What’s Your Passionate Love Score?!

Bachelorette: “I’m veeeeeeery in love. I feel giddy and blissful and excited and my heart feels really really really joyful and happy and at ease when I think about Jake and I’m in love and I’m happy and I really really trust Jake with my vagina heart and [I want to] kiss him for hours and hours and hours and I just really really really really love being in love.”

Bachelor: “Umm….we have had such an amazing time getting to know each other (read: sexually) and there are so many things I love to do to you about you. I do love you and your ass is you’re just perfect.”

Bachelorette: [Cue beauty queen tear-fest]

Bachelor: “But …..ummmm….. Something doesn’t feel right.”

Bachelorette: [Cue devastation]  Wait for it….

Passionate love is a wildly powerful emotion that is experienced as intense longing for the selected love object, along with profound sexual arousal and confused feelings. As viewers witness each week on TV shows like The Bachelor, it can either be a blissful experience if the love is reciprocated, or a painful experience if the love is ignored.

Passionate love—also sometimes referred to as romantic love—involves a mix of a pounding heart, a choking sensation in the throat, sweating palms, and a constricting sensation in the chest.

The emotional manifestations of passionate love include idealizing the romantic partner, an intense sexual attraction, a surge of self-confidence, adoration of the love interest, and an all-consuming, selfless desire to do whatever you can for the love interest.

In short, it’s the love-struck stuff that reality TV shows are made of—but not what long-lasting marriages are made of.  Passionate love starts very quickly and often leads to what we think of as “love at first sight.”

Romantic love almost always occurs as the result of an attraction to some physical trait, like his thighs-that-could-crack-a-walnut or her so-tight-you-can-bounce-a-quarter-off-of-it rear end.

Sure, physical attraction is an important element in any love relationship—but it’s not a factor in whether the relationship will last or not.  You see, with passionate love there usually aren’t a whole lot of other things we love about that particular person.  We don’t really love that person…we only love being a attracted to a certain part of that person.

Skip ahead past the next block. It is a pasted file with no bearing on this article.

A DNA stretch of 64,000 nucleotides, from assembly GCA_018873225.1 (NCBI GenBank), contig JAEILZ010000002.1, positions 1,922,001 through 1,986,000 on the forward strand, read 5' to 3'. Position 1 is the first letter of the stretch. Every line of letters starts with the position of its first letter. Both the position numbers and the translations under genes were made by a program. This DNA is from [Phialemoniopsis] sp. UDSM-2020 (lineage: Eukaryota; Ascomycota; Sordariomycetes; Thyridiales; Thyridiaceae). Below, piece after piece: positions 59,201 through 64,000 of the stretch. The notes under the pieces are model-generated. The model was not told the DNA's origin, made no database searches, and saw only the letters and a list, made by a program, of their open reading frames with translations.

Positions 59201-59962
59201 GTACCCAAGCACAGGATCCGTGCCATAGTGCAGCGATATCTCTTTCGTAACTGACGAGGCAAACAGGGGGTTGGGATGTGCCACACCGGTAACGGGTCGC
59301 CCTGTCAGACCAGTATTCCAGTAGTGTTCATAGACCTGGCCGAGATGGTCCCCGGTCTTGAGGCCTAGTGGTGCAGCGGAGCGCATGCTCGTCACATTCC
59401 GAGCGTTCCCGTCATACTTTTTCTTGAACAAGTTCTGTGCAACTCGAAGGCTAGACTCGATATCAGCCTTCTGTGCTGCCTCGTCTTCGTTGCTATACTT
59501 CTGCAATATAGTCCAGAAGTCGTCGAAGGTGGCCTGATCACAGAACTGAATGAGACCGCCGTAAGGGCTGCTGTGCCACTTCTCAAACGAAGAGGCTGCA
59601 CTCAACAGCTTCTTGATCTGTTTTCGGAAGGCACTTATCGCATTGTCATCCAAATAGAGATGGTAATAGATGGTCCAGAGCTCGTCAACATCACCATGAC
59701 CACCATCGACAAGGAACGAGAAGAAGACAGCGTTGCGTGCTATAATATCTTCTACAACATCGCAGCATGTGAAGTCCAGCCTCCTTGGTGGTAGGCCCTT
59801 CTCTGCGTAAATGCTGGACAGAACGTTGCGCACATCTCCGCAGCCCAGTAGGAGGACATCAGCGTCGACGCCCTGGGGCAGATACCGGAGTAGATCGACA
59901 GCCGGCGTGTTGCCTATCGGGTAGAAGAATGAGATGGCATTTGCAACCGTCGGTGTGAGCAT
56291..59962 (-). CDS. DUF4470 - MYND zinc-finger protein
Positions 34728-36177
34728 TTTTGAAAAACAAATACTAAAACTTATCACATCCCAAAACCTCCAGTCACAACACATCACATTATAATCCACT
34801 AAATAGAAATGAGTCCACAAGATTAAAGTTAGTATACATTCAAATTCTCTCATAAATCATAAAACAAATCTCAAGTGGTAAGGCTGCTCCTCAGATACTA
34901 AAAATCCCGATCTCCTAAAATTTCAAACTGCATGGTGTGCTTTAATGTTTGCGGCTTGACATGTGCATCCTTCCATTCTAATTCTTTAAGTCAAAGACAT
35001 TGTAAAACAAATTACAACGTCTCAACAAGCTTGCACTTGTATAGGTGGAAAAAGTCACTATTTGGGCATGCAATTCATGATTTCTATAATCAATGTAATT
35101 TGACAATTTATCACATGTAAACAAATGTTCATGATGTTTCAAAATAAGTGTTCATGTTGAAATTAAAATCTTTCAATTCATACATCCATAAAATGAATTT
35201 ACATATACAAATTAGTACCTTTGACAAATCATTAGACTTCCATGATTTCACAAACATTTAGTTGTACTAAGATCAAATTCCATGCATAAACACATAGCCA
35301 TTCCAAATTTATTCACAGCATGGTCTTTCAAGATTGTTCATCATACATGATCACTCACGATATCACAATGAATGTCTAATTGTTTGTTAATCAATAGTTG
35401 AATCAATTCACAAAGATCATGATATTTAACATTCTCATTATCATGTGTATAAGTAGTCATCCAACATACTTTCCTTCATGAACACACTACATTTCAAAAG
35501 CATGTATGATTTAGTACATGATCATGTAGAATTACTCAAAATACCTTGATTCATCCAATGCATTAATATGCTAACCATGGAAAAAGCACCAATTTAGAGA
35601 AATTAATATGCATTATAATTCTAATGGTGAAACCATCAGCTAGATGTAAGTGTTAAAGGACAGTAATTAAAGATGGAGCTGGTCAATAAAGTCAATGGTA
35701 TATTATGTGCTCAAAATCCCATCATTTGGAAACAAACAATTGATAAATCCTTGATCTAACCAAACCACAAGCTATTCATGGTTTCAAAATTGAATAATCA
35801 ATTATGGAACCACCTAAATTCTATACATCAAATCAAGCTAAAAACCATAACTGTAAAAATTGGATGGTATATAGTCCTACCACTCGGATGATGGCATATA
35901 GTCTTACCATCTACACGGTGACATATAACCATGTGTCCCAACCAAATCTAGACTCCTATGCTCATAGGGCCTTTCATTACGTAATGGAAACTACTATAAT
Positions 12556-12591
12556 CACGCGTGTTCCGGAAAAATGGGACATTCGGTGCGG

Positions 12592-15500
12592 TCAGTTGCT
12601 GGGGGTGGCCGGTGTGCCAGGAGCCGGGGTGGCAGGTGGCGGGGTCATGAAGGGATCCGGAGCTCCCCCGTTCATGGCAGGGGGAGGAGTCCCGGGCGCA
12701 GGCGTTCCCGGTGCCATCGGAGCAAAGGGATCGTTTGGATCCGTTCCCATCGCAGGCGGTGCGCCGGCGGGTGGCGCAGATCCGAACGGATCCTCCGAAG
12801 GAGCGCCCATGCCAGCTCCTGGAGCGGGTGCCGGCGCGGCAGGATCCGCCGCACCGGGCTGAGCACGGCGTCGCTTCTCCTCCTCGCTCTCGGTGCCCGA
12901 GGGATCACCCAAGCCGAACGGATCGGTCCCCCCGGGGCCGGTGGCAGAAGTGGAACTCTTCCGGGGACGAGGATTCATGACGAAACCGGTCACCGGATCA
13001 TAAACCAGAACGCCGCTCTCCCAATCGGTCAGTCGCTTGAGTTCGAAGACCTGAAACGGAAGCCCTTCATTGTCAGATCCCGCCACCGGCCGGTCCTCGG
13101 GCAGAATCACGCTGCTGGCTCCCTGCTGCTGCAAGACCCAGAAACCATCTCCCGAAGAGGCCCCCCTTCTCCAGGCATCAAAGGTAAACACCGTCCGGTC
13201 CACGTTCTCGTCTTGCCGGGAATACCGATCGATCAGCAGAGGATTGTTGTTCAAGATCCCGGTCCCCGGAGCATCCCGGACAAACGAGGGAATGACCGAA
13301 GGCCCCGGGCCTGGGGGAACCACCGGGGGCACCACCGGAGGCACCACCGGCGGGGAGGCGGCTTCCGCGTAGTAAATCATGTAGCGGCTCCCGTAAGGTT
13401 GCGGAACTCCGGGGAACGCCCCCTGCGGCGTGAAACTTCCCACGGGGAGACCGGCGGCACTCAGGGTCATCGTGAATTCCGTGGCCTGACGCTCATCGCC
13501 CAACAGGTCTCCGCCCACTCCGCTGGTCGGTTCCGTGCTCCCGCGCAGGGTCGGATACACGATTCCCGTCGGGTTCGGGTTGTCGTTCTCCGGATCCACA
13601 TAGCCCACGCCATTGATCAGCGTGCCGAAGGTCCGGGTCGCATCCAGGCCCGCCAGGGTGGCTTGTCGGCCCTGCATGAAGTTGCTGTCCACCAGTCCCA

When the attraction to the particular body part begins to wane (or when we become attracted to someone else’s equally tantalizing body parts), so too does the “love.” No surprise there.

Are you in love with someone now, or have you been in love? Go hereto determine your Passionate Love score!  Come back and post your results!

 

Photo Credit:  Justin Bugsy Sailor (flickr.com)

Comments

  1. Paul Mintner says:

    in-love. :) but not passionately.

  2. Scooter Bug Baby says:

    Your result for The Passionate Love Scale …

    In-Love
    67 Cognitive, 87 Emotional, 67 Physiological and 73 Overall!

    Its not as overwhelming or obessive as it could be, but what you feel still qualifies as "In-love".

    You could consider it a healthy balance between passion and sensibleness. Nothing wrong with that. In fact, it can help prevent you from being reckless, and perhaps making some bad choices.

    Good luck in your relationship.

    I really feel like these questions are more for those who are not married, or who are not in a long-term relationship. Based on my answers, you would think I have a total luke-warm love for my husband. Totally not the case. I believe that married couples or those that have been together long-term, express and appreciate love much differently than those who are either just lusting, or starting a relationship with someone.

  3. Dr. Kelly Welch says:

    @ Scooter Bug Baby–you're absolutely right! As we're in our love relationships over time, our love transitions over to what is referred to as "companionate" love.

    It doesn't mean that we're not in love in love with our spouses anymore–it just means that the wild hormones have calmed down a bit.

    In a few days, I'm going to have a post about the Triangle Love theory–this one is AWESOME, b/c it measures the amount of passion, intimacy, and commitment you have in a relationship.

    Great comments, and spot on!

  4. Dr. Kelly Welch says:

    @Paul—your love may already be transitioning from limerence to love that lasts (companionate love)…that's exactly what you want! :)

  5. handheldhearts says:

    Your result for The Passionate Love Scale …
    In-Love

    73 Cognitive, 87 Emotional, 60 Physiological and 73 Overall!

    Its not as overwhelming or obessive as it could be, but what you feel still qualifies as "In-love".

    You could consider it a healthy balance between passion and sensibleness. Nothing wrong with that. In fact, it can help prevent you from being reckless, and perhaps making some bad choices.

    Good luck in your relationship.

    I used experiences based on my most recent crush. . . does that still count?

  6. Dr. Kelly Welch says:

    @handheldhearts—Yes, that still counts! In fact, it's probably a really good way to test, b/c the hormones are still working overtime.

    Did anything surprise you about your results?

Trackbacks

  1. [...] In my previous blog I talked about the science of love, and how the brain releases chemicals that make us feel blissful and euphoric when we are first “in love” with someone. Because of this flood of brain chemicals, it’s common to feel love intensely (just like our Bachelorette). [...]

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